Resolution vs Compression Tested

Author: John Honovich, Published on Nov 24, 2014

They are not the same thing.

Unfortunately, too many industry people conflate them.

Worse, resolution and compression can silently undermine each other.

The Impact

Compare the two images below. The resolution (aka pixel count) is exactly the same but the compression levels (and bandwidth) are much different:

 

Because of the compression difference, even though everything else is the same, the visual quality is much different.

Resolution vs Compression

Resolution, in surveillance, means the number of pixels (1MP, 2MP, 5MP, etc.) See: IPVM's Resolution Tutorial

Compression, in surveillance, means how much the pixels / video is compressed. There is a scale from minimum to maximum. In H.264, it is called quantization, ranging from 0 (least) to 51 (most). See: IPVM's Video Quality / Compression Tutorial

Compression Defaults

All IP cameras compress video, typically in the middle of that scale. IPVM testing shows 28 is average though manufacturers vary somewhat. Moreover, manufacturers generally do not reveal the actual quantization level, displaying their own scale. To learn more, see: IP Camera Manufacturer Compression Comparison

Making Lower Resolution Look Like Higher Resolution

In this test, we took a series of 720p IP cameras, decreased the compression levels to see how far we had to go to make it 'look' like a 1080p camera with default compression levels. We then compared bandwidth consumption of each camera.

Making Higher Resolution Looks Like Lower Resolution

Also, in this test, we took a series of 5MP and 1080p cameras, increased their compression levels to see how far we had to go to make it 'look' like lower resolution cameras (1080p / 720p respectively) with default compression levels.

Why

Our goal is to understand and show you:

  • How much compression can impact visual quality?
  • What benefits are there to reducing compression levels?
  • What benefits are there to increasing compression levels?
  • Can you get better quality or bandwidth consumption from such changes?

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Comments (20)

...try a higher resolution camera with higher compression settings to save bandwidth with minimized quality reduction. Avoid taking a lower resolution camera and trying to decrease its compression level. Consider buying a higher resolution camera which may be better able to deliver that quality at comparative lower network / storage cost than decreasing compression levels.

Higher than what? Than other cameras I have? Other cameras I could buy?

Lower than what?

Roger, as explained in the examples throughout the test report.

his assumption.

we dont think about YOU and your property incessantly.

...... and you'll be fine ;)

John, this report is very beneficial to better understand the relationship between resolution and compression settings and the impact upon a users perceived impression of picture quality and standards. However, the image samples generally relate to static targets. If you have a moving target and considerable scene change would there not be an increased risk of more compression artefacts at higher resolution with higher compression? Which would you expect to look better and have sharper stills, a 6 IPS recording at 720p resolution at 2Mbps CBR or a 6 IPS recording at 1080p resolution at 2Mbps CBR assuming it was a Hikvision or Dahua camera at the highest quality setting?

"Which would you expect to look better and have sharper stills, a 6 IPS recording at 720p resolution at 2Mbps CBR or a 6 IPS recording at 1080p resolution at 2Mbps CBR assuming it was a Hikvision or Dahua camera at the highest quality setting?"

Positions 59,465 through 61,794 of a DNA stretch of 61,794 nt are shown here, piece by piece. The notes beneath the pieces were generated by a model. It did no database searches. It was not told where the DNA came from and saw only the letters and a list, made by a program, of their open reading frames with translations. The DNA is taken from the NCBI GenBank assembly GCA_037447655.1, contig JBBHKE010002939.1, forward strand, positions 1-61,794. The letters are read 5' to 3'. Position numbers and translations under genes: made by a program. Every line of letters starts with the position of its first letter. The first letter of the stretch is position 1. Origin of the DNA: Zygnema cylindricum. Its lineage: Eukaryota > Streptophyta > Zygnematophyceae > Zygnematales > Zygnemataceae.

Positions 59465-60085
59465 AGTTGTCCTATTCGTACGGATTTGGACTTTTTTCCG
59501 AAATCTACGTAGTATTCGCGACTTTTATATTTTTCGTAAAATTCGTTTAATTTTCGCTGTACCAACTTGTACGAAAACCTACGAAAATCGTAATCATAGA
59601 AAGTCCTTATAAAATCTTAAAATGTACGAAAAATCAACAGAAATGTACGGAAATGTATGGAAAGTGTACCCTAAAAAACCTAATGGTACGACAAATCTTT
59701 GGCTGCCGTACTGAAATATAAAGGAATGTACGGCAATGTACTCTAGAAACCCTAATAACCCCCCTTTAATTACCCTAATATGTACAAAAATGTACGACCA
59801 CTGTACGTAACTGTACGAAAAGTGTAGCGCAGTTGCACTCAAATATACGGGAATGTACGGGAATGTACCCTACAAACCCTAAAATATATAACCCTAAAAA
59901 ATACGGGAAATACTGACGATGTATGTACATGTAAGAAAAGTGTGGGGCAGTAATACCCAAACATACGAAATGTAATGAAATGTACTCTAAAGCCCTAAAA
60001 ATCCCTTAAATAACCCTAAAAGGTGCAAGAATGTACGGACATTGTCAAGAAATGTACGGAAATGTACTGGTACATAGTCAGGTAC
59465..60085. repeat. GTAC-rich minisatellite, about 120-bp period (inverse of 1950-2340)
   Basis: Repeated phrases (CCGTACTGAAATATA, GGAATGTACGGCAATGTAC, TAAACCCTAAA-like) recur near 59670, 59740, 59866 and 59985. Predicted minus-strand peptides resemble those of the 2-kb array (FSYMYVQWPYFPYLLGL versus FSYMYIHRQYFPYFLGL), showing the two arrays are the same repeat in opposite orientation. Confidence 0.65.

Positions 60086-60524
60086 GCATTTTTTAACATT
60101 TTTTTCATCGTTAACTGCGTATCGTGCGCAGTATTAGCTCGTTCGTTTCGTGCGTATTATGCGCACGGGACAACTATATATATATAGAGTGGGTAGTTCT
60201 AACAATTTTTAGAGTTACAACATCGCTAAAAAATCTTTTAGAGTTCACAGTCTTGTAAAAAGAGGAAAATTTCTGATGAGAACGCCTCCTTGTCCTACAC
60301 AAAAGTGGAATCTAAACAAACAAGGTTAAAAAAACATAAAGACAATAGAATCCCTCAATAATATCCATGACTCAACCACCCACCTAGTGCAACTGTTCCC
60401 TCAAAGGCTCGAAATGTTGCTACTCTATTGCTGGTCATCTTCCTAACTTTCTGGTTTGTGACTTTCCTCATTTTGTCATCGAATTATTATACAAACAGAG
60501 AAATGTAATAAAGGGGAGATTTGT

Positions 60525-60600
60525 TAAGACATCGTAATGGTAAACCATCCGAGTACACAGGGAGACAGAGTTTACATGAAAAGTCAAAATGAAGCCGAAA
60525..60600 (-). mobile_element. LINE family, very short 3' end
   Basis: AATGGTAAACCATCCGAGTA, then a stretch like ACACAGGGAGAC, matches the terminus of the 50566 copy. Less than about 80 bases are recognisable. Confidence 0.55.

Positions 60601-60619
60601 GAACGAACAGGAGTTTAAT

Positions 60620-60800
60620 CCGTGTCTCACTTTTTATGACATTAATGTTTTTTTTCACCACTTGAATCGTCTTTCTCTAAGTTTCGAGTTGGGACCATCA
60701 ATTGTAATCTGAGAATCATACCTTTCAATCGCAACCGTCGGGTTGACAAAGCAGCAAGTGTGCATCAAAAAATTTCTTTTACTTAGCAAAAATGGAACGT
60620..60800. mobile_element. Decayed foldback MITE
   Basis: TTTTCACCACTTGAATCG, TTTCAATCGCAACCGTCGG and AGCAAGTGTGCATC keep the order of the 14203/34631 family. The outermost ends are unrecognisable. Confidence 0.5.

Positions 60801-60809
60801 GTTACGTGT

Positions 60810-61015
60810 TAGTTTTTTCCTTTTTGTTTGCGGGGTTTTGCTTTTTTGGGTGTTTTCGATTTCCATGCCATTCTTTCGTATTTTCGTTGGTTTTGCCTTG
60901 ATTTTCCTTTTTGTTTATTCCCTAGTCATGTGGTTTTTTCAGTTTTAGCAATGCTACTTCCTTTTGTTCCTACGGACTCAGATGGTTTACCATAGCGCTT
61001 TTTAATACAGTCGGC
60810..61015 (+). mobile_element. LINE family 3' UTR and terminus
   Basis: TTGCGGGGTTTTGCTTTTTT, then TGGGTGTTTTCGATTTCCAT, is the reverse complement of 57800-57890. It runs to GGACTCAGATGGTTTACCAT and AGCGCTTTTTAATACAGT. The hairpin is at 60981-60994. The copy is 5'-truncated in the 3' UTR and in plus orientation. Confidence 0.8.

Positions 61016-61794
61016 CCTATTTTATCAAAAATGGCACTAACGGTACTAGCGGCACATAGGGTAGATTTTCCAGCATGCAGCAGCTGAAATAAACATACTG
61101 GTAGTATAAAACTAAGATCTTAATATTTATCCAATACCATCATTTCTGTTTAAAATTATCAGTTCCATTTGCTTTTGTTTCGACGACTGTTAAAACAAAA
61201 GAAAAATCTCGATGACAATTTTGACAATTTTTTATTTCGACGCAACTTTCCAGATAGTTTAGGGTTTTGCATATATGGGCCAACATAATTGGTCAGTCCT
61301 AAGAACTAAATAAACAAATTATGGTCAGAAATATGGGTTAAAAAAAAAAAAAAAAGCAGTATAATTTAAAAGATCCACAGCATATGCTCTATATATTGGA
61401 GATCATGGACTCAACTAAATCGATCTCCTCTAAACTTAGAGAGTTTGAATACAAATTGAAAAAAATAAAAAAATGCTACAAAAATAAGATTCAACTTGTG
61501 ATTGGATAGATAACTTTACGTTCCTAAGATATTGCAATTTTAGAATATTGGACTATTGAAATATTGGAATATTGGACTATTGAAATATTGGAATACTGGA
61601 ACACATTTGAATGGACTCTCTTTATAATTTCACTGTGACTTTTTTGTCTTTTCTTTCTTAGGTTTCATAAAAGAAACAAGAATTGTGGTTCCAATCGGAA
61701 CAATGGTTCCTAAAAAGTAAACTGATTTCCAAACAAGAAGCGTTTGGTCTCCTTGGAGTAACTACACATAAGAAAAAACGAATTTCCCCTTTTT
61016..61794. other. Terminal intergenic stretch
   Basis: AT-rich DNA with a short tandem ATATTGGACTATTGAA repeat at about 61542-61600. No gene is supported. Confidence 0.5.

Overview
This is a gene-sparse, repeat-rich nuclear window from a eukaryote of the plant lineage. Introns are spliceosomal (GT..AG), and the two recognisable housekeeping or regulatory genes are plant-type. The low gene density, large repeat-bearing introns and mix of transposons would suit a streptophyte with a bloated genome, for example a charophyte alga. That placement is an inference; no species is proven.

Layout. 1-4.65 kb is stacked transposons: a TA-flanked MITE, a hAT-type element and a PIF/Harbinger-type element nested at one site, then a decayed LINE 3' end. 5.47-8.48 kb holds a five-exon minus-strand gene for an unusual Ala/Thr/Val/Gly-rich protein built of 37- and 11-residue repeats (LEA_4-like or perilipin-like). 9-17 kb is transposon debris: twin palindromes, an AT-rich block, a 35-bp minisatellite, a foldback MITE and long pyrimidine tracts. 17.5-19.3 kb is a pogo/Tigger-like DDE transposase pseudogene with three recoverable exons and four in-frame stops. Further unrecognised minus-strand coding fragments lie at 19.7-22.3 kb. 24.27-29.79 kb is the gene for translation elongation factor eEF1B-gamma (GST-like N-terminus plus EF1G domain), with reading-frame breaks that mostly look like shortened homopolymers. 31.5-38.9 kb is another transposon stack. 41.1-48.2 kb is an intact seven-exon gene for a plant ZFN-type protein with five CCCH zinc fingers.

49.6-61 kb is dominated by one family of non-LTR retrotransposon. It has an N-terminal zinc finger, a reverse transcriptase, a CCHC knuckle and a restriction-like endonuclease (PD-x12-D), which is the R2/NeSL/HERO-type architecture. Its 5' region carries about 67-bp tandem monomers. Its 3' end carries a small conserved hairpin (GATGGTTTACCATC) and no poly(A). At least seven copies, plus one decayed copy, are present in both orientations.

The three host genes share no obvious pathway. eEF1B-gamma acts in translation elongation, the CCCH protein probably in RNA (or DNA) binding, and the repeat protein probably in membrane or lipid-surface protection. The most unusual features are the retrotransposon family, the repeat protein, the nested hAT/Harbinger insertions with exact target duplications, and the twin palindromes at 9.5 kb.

If you are using CBR, you can not control the quality settings, by definition. The camera will do that automatically (i.e, as it hits / exceeds the bandwidth ceiling, it will increase the compression level to maintain the bit rate requirement).

As for 720p vs 1080p, I would expect the 1080p to deliver more details than the 720p, even if it had moderately more compression than the 720p in your 2Mb/s fixed bitrate scenario (i.e., the increased pixels would more than offset the moderately higher compression).

Your scenario would need an even, well lit scene to be true John. In low lit areas, a typical Dahua or HikVision camera will well surpass the 2Mbps mark natively and would then become heavily compressed. From the article above, it seems like the 720p would suffer far less than the 1080p.

So I think the real question become where is the trade off from higher res/higher comp to lower res/lower comp a net zero vs a bias one way or the other. I would assume this is a very subjective test and also model/firmware specific.

We'll run a test of 720p vs 1080p in low light this morning.

Please don't speculate. If you think something should be tested, either ask us to test it or submit your own test results.

Btw, we tested 7 models and the patterns were clear across the models, so your assumption that this is 'very subjective' and 'model/firmware specific' will need more evidence to back it up.

John,

We both have speculated here to a degree. My usage of Dahua and Hik cams have shown me that, generally speaking, it is hard to keep them anywhere near 2Mbps in darker scenes, IR or not. It's not to say it isn't possible to turn down sharpness and change other settings to keep the bitrate as low as you can, but under 2Mbps is a stretch. So, as per your testing has shown above, if you have a lower compressed 720p image vs a higher compressed 1080p image, the 720p may win out. However, you suggested the 1080p camera would provide more detail in your reply to Andrew above, which seems to cut against your own findings. So you can see the source of my confusion.

As far as the subjective comment, I was referring to the judgement we all have to make about which image looks better. We can measure many things, such as resolution, compression, etc., but I don't know of a quantitative factor for image quality. I think we would all most likely agree on our picks of favored images, but that just means we are being equally subjective.